An investigation should include an assessment of the ground strength (bearing capacity) to well below (~3m) the anticipated foundation depth. For typical trench or strip foundations at about 1m depth, a survey to around 4m depth and for piles survey to around 6-10m depth. Boreholes to take core samples and probes, such as the Standard Penetration Test (SPT) or dynamic probe, are used to assess bearing capacity.
Historically, little regard was given to tree root effects and foundations in high shrink/swell or volume change potential soils, and foundations would be placed at depths shallower than 1m below the surface. An oak or leylandii tree near to such a foundation can cause considerable ground movement and subsequent cracking of the building. Testing the soil’s plasticity and volume change potential, as well as assessing tree type and proximity to foundations, allows an engineer to determine the foundation depth needed to avoid tree root effects. Basements which may indeed be deep enough (> 3m depth) to avoid the effects, can still be affected by lateral earth pressures against basement walls.
Even removing a tree does not, in the short-term, remove the problem as high-volume change potential soils, such as London clay, can take many years to fully hydrate during which time damaging heave can occur. One tree in the corner of a site, however, does not necessarily condemn the whole foundation to a deep trench, as stepping can be used keep costs down. Mini piles are often used in soils with very high volume change potential as large volume of soil removal and concrete import are avoided.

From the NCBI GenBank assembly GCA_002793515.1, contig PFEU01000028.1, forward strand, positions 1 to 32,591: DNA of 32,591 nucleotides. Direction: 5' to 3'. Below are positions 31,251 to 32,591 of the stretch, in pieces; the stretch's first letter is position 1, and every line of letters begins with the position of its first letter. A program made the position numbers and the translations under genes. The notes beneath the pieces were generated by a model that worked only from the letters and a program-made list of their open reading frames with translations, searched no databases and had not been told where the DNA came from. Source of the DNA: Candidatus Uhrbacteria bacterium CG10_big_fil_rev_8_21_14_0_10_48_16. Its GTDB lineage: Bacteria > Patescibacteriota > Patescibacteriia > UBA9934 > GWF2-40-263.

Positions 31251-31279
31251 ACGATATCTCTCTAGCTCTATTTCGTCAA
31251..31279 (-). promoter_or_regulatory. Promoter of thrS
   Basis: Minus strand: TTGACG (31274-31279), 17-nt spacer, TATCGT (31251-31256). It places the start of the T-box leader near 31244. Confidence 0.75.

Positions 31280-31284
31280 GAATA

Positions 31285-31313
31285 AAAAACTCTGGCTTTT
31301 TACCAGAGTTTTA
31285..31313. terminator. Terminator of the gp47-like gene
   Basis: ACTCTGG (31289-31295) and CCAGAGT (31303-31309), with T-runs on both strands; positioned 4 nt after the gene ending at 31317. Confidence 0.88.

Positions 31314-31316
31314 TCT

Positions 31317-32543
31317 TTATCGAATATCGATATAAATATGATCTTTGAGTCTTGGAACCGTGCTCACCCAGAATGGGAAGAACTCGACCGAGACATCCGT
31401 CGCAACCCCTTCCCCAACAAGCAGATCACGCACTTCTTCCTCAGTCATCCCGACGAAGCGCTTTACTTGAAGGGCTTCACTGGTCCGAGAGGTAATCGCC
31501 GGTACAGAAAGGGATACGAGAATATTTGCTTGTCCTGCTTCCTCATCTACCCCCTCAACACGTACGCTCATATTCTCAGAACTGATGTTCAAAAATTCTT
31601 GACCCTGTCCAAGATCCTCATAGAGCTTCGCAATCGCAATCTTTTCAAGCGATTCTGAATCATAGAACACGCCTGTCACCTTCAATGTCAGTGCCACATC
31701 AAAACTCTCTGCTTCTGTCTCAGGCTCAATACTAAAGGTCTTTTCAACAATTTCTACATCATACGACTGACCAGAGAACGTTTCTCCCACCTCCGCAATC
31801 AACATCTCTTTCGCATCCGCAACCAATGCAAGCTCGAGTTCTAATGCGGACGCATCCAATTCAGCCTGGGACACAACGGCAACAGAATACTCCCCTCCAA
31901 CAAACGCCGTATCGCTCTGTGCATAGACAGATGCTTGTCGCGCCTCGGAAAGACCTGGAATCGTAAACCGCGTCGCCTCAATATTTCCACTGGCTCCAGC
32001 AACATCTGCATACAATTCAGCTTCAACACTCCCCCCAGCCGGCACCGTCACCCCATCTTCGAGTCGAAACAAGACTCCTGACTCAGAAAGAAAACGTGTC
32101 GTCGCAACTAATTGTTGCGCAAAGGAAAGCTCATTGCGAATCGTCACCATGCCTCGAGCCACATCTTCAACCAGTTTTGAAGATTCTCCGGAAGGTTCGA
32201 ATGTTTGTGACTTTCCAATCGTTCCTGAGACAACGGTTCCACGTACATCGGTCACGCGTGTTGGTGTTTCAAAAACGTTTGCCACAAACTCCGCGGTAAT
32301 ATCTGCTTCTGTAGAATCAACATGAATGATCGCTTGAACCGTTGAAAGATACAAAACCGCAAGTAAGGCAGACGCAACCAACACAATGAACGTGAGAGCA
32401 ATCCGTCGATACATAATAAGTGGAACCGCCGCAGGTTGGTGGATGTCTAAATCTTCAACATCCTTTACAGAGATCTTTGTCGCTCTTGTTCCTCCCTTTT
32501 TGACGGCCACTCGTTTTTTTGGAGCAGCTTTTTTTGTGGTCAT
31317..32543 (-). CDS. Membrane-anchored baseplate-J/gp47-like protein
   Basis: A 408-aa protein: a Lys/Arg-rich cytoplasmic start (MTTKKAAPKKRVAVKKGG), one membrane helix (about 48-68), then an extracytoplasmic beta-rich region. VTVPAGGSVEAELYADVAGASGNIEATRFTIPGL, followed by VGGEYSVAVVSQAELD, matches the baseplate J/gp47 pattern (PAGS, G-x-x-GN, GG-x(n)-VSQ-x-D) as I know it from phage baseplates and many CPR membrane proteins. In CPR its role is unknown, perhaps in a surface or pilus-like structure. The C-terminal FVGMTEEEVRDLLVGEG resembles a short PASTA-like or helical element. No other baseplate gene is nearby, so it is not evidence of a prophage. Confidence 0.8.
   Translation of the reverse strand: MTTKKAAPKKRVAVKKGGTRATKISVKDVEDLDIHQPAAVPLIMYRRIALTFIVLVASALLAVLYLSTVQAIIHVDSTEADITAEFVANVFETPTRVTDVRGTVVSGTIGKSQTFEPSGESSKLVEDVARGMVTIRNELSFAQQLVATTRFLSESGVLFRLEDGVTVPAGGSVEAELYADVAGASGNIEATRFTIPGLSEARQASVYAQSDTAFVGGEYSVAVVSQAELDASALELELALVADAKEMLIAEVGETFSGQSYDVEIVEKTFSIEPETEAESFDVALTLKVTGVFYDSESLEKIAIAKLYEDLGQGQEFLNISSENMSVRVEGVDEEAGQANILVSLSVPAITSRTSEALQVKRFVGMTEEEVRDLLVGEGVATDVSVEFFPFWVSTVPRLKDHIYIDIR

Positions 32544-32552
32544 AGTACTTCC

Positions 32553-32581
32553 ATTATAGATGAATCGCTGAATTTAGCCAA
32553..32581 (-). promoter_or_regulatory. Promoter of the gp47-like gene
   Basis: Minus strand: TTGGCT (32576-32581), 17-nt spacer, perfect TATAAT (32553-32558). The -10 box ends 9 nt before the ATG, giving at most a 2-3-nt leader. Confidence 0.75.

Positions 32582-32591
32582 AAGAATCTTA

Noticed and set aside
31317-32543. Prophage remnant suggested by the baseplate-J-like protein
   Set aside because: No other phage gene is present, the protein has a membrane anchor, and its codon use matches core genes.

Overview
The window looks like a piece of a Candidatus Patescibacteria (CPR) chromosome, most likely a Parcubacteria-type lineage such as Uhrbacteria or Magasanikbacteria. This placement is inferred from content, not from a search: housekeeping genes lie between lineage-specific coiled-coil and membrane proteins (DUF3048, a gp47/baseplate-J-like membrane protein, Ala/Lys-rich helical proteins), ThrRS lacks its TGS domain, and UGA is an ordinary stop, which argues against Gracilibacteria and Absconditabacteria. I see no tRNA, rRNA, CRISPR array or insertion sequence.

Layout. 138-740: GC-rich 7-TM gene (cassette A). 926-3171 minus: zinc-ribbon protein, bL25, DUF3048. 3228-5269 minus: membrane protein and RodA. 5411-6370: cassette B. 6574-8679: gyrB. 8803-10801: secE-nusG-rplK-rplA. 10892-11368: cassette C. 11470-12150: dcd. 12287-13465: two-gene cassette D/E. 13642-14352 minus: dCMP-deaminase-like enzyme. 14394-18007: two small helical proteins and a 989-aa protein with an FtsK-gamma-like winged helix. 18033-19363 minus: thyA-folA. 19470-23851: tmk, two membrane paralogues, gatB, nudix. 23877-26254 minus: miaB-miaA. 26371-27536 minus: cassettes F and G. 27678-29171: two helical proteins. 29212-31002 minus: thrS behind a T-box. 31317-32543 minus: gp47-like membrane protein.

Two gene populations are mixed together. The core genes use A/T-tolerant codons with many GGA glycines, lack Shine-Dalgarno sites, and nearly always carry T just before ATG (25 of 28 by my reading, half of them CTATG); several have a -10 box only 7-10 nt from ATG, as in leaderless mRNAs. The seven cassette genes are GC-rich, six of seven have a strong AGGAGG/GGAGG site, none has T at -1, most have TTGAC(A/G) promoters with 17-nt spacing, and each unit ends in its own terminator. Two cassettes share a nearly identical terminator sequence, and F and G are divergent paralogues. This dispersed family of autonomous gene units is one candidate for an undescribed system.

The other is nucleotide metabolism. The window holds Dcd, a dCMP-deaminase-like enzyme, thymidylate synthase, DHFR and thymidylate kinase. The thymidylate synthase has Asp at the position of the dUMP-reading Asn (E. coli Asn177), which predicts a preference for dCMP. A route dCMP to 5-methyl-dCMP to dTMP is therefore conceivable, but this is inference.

Sites located on sand, gravels or hard rock will avoid problems relating to tree root effects and tend to form the best building site locations. Areas with clay over chalk can experience some of the most devastating building collapses as these can be areas where sinkholes develop. Ground probing can find these sinkholes and in such places drill rods can be inserted into the ground into voids 4m-high occurring 3m below the surface.
A good site investigation will also assess aggressive ground parameters such as pH and sulphates to determine concrete specification and also any contamination risk from historical land use which can impact on human health and services such as water pipes.
A survey typically takes less than a day for a self-build-type project and involves small diameter boreholes (80mm) being placed in about three or four locations around a site. Equipment can vary from small, motorised hand-held drills to tracked drilling rigs.
Soil Environment Services specialises in geotechnical site investigation soil surveys for self-build projects and small residential developments.